There are a lot of RPG writers that I like, and a few that I love. Rather than pick a singular “favorite”, let me talk about the different ways that someone could earn that status.
First there’s what most people probably mean when they say “best RPG writer”: best designer. For me, that would probably be Robin D. Laws. I’ve loved every game he’s ever done (except maybe Pantheon, which I merely liked), and simply having his name on the cover will generally get me to buy a game book, without knowing anything more about the game. So far, I’ve never been disappointed by doing so. I both enjoy the games he designs and his writing style when presenting them.
(This is not a given. There are some other authors that design games I love, but the actual writing is an obstacle to that enjoyment, rather than supporting it. So just being a good game designer doesn’t automatically mean you’re good at writing it down. Most RPG designers are merely ok writers—their writing doesn’t hinder the design, but neither is it noteworthy.)
There are two other RPG writers that I could call “favorite writer” based on slightly different criteria.
John Snead I first noticed with what I believe was his first published RPG work, for Ars Magica back when it was published by White Wolf. Since then, I’ve been following his work, and while I won’t buy a John Snead work unless it’s in a genre or for a game I know I like (I don’t think there’s anything he could write that would make me interested in a Hunter: the Reckoning book), I’ve never been disappointed in the writing I have read. And if I see Snead’s name attached to a magic system, I know it’ll be good. I picked up Liber Ka because of his name on the cover, despite not owning Nephilim—I figured I could use it for some other game at some point. Even with Robin Laws, I wouldn’t buy a supplement for a game I’m not otherwise interested in.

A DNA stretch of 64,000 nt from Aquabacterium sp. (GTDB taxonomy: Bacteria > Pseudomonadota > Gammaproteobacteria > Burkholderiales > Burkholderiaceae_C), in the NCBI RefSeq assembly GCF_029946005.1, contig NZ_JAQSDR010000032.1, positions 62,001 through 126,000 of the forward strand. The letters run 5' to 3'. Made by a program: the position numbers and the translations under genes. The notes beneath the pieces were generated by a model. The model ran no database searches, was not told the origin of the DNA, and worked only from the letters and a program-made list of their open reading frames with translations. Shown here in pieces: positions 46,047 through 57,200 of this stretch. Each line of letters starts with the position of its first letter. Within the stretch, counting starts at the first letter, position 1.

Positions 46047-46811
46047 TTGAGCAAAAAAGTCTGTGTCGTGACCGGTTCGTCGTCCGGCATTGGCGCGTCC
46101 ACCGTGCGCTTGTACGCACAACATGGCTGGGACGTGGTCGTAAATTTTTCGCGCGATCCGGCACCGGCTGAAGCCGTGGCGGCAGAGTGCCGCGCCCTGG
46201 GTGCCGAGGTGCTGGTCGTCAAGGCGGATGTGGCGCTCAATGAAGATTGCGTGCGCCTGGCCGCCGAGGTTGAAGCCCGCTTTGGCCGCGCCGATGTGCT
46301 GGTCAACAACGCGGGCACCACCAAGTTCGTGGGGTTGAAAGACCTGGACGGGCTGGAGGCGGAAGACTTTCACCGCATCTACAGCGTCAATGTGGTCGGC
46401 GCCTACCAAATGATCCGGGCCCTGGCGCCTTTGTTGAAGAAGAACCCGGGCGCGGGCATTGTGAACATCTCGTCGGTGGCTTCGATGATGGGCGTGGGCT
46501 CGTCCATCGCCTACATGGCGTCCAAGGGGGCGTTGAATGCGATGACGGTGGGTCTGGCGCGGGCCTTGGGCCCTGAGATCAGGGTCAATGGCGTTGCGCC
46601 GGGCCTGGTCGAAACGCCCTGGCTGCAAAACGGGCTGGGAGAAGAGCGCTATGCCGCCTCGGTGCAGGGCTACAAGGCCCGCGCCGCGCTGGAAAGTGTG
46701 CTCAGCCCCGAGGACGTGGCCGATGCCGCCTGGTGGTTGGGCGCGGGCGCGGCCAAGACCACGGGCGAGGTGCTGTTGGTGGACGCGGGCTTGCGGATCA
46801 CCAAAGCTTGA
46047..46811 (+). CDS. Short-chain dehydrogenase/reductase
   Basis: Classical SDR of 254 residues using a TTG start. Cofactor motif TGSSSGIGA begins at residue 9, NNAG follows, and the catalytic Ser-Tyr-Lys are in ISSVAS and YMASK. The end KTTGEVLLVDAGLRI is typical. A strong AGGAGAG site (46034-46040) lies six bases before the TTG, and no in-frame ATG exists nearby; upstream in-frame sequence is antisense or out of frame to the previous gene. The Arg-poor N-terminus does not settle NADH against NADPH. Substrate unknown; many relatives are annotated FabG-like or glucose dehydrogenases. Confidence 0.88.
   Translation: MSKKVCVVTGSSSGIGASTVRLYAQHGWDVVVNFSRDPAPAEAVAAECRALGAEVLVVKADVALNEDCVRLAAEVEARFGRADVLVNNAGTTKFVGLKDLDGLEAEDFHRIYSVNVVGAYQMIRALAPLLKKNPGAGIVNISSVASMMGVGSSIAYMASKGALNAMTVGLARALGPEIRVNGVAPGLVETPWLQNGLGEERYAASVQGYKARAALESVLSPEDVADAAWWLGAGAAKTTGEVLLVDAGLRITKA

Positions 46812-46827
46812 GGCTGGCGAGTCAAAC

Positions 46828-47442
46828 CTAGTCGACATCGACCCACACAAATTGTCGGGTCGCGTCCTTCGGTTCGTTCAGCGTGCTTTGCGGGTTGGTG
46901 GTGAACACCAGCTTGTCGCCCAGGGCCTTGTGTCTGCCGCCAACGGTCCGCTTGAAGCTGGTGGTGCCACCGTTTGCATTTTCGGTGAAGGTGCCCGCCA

Finally, there’s Epidiah Ravachol. I’ve generally loved his game designs but what sets him apart for me is his writing. I didn’t think I was that into sword & sorcery—I’d seen some movies, read some of the classic fiction, and tried out a couple of RPGs that targeted that genre, and they were fun, but that was it. Then I read Swords without Master. The writing is so evocative, and at the same time clearly conveys the rules, that it just sucked me in. Not only had he succeeded in capturing a genre that is apparently tricky to capture in RPG form, but he’d done it in such a way that I couldn’t put it down.
Another testament to Epidiah’s writing is his game fiction. I normally can’t stand game fiction—my eyes glaze over, and I end up skipping it. If there’s important game content in the game fiction (as opposed to presented in the rest of the writing), I’ll tend to miss it. Epidiah’s game fiction is literally the only game fiction I’ve read in an RPG where I wanted it to be longer. OK, sure, we’re talking micro-fiction in Dread, but I sometimes can’t even make it through a paragraph of game fiction before I start wondering if there’s anything important in it that isn’t elsewhere. Merely not turning me off in the span of a couple paragraphs is an accomplishment for game fiction; sucking the reader in in less than a paragraph is hard to do for anyone, game fiction or otherwise.